Marriage With Amy Sutherland or Life In The Zoo?
Courtesy of the New York Times, here’s some of the most demeaning marriage advice you’ve ever seen from some devil-shrew named Amy Sutherland:
“I love my husband. He’s well read, adventurous and does a hysterical rendition of a northern Vermont accent that still cracks me up after 12 years of marriage.
But he also tends to be forgetful, and is often tardy and mercurial. He hovers around me in the kitchen asking if I read this or that piece in The New Yorker when I’m trying to concentrate on the simmering pans. He leaves wadded tissues in his wake. He suffers from serious bouts of spousal deafness but never fails to hear me when I mutter to myself on the other side of the house. “What did you say?” he’ll shout.
These minor annoyances are not the stuff of separation and divorce, but in sum they began to dull my love for Scott. I wanted — needed — to nudge him a little closer to perfect, to make him into a mate who might annoy me a little less, who wouldn’t keep me waiting at restaurants, a mate who would be easier to love.
…Then something magical happened. For a book I was writing about a school for exotic animal trainers, I started commuting from Maine to California, where I spent my days watching students do the seemingly impossible: teaching hyenas to pirouette on command, cougars to offer their paws for a nail clipping, and baboons to skateboard.
I listened, rapt, as professional trainers explained how they taught dolphins to flip and elephants to paint. Eventually it hit me that the same techniques might work on that stubborn but lovable species, the American husband.
The central lesson I learned from exotic animal trainers is that I should reward behavior I like and ignore behavior I don’t. After all, you don’t get a sea lion to balance a ball on the end of its nose by nagging. The same goes for the American husband.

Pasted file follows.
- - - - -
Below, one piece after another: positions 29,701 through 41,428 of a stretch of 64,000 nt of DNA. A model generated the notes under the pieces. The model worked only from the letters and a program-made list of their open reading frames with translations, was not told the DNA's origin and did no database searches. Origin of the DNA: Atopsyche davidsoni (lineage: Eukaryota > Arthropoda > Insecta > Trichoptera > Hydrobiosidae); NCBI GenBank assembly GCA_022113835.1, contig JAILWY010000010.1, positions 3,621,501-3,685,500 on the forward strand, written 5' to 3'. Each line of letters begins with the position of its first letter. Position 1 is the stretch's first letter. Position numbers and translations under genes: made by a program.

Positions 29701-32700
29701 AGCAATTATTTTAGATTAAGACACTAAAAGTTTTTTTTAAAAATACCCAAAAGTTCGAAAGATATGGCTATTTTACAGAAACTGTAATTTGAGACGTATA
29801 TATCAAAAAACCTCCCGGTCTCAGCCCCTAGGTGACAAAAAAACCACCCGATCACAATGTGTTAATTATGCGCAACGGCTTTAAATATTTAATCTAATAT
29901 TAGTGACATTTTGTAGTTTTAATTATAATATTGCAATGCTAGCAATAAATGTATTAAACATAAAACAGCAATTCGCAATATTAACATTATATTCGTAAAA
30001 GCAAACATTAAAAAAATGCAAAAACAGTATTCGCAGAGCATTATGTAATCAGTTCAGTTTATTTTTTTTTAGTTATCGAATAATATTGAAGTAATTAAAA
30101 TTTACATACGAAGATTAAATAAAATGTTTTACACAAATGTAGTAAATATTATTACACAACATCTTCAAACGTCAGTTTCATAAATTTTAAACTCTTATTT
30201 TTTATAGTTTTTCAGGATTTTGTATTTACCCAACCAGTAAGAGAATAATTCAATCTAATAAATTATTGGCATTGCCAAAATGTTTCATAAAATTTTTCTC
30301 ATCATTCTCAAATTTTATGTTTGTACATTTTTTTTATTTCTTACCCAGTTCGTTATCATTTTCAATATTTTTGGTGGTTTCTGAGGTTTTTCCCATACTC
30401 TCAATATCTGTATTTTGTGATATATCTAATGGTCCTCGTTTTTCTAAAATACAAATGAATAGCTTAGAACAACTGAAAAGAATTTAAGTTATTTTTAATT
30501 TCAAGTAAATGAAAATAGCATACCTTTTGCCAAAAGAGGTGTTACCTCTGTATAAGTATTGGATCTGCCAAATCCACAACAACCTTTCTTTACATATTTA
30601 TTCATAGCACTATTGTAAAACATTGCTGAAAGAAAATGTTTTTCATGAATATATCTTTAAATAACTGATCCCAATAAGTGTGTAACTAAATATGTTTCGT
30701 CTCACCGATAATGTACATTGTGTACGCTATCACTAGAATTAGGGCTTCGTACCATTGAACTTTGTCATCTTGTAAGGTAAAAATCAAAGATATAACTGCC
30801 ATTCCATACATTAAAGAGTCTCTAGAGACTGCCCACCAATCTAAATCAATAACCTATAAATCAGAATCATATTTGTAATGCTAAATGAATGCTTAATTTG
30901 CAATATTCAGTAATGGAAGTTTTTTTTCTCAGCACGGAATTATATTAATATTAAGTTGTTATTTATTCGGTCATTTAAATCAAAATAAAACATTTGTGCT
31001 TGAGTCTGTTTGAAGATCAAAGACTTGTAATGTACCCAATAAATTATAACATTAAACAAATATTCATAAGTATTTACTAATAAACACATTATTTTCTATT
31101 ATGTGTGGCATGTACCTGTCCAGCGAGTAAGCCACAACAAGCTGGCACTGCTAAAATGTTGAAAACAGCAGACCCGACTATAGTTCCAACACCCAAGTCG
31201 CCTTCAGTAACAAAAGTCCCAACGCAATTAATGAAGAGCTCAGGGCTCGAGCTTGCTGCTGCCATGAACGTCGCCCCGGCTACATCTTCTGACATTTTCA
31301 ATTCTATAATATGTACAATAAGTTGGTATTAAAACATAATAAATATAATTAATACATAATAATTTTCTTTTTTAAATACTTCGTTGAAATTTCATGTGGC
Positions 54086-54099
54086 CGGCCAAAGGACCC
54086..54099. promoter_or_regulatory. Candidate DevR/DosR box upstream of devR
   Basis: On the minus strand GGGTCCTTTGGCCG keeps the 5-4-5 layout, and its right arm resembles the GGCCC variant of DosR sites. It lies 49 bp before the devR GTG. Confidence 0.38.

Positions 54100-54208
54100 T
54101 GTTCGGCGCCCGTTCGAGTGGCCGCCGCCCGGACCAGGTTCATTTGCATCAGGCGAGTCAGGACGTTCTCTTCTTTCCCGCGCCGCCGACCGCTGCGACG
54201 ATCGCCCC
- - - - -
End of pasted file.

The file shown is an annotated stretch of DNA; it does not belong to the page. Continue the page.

…Once I started thinking this way, I couldn’t stop. At the school in California, I’d be scribbling notes on how to walk an emu or have a wolf accept you as a pack member, but I’d be thinking, “I can’t wait to try this on Scott.”
…I followed the students to SeaWorld San Diego, where a dolphin trainer introduced me to least reinforcing syndrome (L. R. S.). When a dolphin does something wrong, the trainer doesn’t respond in any way. He stands still for a few beats, careful not to look at the dolphin, and then returns to work. The idea is that any response, positive or negative, fuels a behavior. If a behavior provokes no response, it typically dies away.
In the margins of my notes I wrote, “Try on Scott!”
…After two years of exotic animal training, my marriage is far smoother, my husband much easier to love.”
Can you imagine being married to this emasculating trench harpy? She talks about her husband like he’s a dolphin or an emu that she has to train to stay out of her way. It’s almost like he’s a dog that she’s toilet training. “Then Scott wet the carpet! I was very annoyed with him and so I rubbed Scott’s nose in it and said, ‘bad boy!'”
You just know that Scott, or as he’ll probably be known around the office after this, Flipper, is going to get ribbed mercilessly when he goes into work today.
Co-Worker #1: “Hey, Scott, I bought this ball for you. Can you balance it on your nose?”
Scott: “Very funny, guys.”
Co-Worker #2: “Scott, can you call this client?”
Co-Worker #2: “Good. Now if you do it quick, I’ll give you a fish for doing the trick right.”
Scott, can I just give you one piece of advice? Wait until Amy leaves the house — then run, Scott, run for your life before your crackpot wife neuters you, slaps a dog collar around your neck, and makes you start sleeping in a cage!